Ever had one of those moments when life grabs you by the lapels and shouts “Wake Up!” right in your face, spraying you with flecks of a tuna sandwich in the process just to add some additional gut wrenching revulsion?
The Wiggle Wild Edric 2012 presented me with one such moment. Having thoroughly enjoyed the high road over the top of Long Mynd, there followed a speedy descent, winding down the hillside to clearer air beneath the mist. The road surface was generally good, and a steady stream of riders snaked down the hill at 35-40mph.
Out of the comfort zone, and thank goodness for adrenal glands.
You can be cruising one minute, aware of your surroundings but in a kind of autopilot state. You’ve been in similar situations hundreds of times, and know what to expect.
It’s familiar, it’s safe, it’s predictable. And then the rattlesnake bites.
20 metres in front of me, I somehow picked up that something that wasn’t quite right, and in less than a second it was clear that we’d detached from normality. A rider had left the tarmac, and was trying desperately to retain control of his bike through the gravel, mud and grass of the verge. He threw some odd shapes in his fight with gravity before caving in to the inevitable and slamming into the earth.
This isn’t supposed to happen.
Several milligrams of adrenaline please.
Evasive action may be required.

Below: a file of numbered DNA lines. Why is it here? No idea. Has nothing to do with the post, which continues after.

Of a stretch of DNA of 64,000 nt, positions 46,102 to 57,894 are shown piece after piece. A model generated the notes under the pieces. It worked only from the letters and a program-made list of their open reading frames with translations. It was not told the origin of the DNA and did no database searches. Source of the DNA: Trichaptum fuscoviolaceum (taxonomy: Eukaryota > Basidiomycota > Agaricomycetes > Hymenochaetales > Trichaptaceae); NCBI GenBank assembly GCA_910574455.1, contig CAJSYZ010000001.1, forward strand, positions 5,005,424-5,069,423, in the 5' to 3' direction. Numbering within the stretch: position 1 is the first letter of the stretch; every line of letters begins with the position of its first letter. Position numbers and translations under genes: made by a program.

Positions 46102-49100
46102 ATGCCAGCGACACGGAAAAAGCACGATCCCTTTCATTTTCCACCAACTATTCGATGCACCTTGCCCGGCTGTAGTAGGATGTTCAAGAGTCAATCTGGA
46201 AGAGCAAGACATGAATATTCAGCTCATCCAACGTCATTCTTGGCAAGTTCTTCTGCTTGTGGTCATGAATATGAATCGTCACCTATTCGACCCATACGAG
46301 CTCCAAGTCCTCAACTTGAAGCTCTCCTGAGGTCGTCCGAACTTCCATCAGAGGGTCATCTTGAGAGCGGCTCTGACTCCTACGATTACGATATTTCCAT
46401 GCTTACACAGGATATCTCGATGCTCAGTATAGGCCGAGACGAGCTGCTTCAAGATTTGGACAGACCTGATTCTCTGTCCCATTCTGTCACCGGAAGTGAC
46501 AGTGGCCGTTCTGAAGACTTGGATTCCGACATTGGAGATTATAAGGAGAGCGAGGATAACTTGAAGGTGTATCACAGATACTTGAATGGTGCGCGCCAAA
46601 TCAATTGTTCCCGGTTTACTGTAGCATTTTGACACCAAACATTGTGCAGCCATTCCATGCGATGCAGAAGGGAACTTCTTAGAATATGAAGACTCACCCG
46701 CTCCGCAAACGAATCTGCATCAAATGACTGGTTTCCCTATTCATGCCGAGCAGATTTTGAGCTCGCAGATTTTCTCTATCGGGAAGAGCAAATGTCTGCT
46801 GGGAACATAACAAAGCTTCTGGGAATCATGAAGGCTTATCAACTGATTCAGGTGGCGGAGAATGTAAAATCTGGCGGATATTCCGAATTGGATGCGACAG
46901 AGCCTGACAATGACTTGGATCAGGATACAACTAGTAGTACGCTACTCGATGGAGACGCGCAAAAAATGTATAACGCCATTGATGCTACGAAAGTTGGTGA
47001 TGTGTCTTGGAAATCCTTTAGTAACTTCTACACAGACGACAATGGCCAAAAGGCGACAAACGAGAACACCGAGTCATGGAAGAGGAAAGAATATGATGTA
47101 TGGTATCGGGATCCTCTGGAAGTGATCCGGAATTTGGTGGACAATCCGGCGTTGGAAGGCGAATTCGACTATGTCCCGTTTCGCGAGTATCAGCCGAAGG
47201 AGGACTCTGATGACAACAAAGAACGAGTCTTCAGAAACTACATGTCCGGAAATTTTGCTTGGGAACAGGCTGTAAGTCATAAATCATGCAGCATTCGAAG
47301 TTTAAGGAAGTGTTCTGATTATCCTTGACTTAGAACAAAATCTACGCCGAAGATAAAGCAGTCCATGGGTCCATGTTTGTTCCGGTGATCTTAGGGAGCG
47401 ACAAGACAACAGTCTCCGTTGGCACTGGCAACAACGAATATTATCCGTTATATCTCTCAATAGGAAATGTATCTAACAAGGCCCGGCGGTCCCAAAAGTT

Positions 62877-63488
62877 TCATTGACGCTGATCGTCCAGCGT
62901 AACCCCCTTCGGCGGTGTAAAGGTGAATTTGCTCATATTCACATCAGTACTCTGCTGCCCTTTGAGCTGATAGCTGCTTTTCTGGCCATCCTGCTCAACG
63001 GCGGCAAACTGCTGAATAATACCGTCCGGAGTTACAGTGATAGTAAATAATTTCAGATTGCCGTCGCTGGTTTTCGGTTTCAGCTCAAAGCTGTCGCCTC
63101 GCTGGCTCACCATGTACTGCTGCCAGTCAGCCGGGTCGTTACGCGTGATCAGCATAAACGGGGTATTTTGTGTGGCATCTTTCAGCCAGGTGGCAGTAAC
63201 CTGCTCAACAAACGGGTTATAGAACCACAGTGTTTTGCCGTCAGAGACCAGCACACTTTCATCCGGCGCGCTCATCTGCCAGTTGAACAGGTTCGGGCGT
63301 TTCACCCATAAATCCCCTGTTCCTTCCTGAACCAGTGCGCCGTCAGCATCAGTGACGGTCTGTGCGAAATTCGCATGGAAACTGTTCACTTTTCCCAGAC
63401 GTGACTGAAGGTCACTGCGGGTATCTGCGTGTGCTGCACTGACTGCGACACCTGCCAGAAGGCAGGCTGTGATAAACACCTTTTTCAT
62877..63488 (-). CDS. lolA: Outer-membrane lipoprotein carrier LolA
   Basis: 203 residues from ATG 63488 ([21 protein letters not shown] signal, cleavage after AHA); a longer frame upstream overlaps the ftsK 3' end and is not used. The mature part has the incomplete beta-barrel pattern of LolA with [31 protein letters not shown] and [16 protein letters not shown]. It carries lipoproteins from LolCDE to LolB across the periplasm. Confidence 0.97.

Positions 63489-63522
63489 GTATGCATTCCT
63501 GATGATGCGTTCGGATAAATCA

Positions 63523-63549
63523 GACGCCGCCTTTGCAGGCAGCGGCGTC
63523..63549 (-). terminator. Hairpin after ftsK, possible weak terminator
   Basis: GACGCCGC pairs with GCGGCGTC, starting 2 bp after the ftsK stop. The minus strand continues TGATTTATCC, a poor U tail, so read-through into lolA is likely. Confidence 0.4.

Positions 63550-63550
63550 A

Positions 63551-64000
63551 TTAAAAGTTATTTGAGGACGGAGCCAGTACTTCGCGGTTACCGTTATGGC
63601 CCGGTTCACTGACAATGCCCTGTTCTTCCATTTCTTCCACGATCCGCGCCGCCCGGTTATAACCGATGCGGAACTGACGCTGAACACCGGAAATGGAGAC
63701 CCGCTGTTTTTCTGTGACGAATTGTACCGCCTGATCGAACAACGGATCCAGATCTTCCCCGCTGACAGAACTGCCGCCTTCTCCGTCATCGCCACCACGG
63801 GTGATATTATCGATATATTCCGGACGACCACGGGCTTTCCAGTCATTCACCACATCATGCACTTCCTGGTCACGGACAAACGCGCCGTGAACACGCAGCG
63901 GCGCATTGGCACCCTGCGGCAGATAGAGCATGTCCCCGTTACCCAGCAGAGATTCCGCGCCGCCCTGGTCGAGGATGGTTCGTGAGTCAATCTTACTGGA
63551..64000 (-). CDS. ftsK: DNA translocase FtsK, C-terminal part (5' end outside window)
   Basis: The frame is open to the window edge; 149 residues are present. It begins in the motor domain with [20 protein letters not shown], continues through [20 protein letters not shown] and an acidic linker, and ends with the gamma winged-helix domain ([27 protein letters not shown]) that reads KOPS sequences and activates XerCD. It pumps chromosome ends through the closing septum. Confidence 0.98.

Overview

As he slid headfirst through the grass and ferns, his bike somehow leapt two to three metres up into the air, and back towards the centre of the road, directly in the path of the riders immediately behind, who had slowed to about 30 mph, having instinctively hit the brakes. I’m a little further behind, watching it all happen in slow motion, my adrenaline fuelled eyes transformed into an expensive 1200 frames per second slow-mo camera, like the ones Attenborough used to make movies of sharks leaping out of the ocean with seals in their jaws.
Bit more adrenaline please, I’m probably going to have to do something superhuman to get out of this one.
The bike seemed to rotate, suspended in the air as though on invisible strings, threatening to drop dead at any second onto the riders who skidded towards and underneath it, no doubt cursing the momentum they’d built up, and trying to rapidly scrub their speed in a desperate fight with Newtonian laws of motion.
Force = mass x acceleration.
Yeah, and that flying bike’s going to wipe us all out.
The bike landed smack in the middle of the road, and thankfully stopped dead. Had it continued to skitter across the road it would, no doubt about it, have caused at least two more riders to come off. As it happened, some butt-clenching braking, skidding and excellent bike handling saw them swerve safely around the bike.
Heart rates on a descent have never been so high.
Being further back, I had slightly more time to react and thanks to the skill of those in front, was able to negotiate a line in a slightly more calculated fashion. As I flew past the fallen bike, it’s rider had sat up, head in hands, his helmet full of grass and ferns making him look like some sort of fancy dress mashup of a cyclist and a camouflaged sniper.
Another pack further behind had time to slow down properly and ask if he was ok. We heard later he’d been taken to hospital and needed minor surgery on his elbow. I believe @kilotogo commented that he’d touched wheels with another rider, implying this was the cause of the accident. Hope he makes a full recovery.
The adrenaline which no doubt improved our chances of escaping unscathed, left us a bit shaky for an hour or so afterwards, and you cannot help but reevaluate your sense of safety and the things you take for granted.
Be careful out there folks.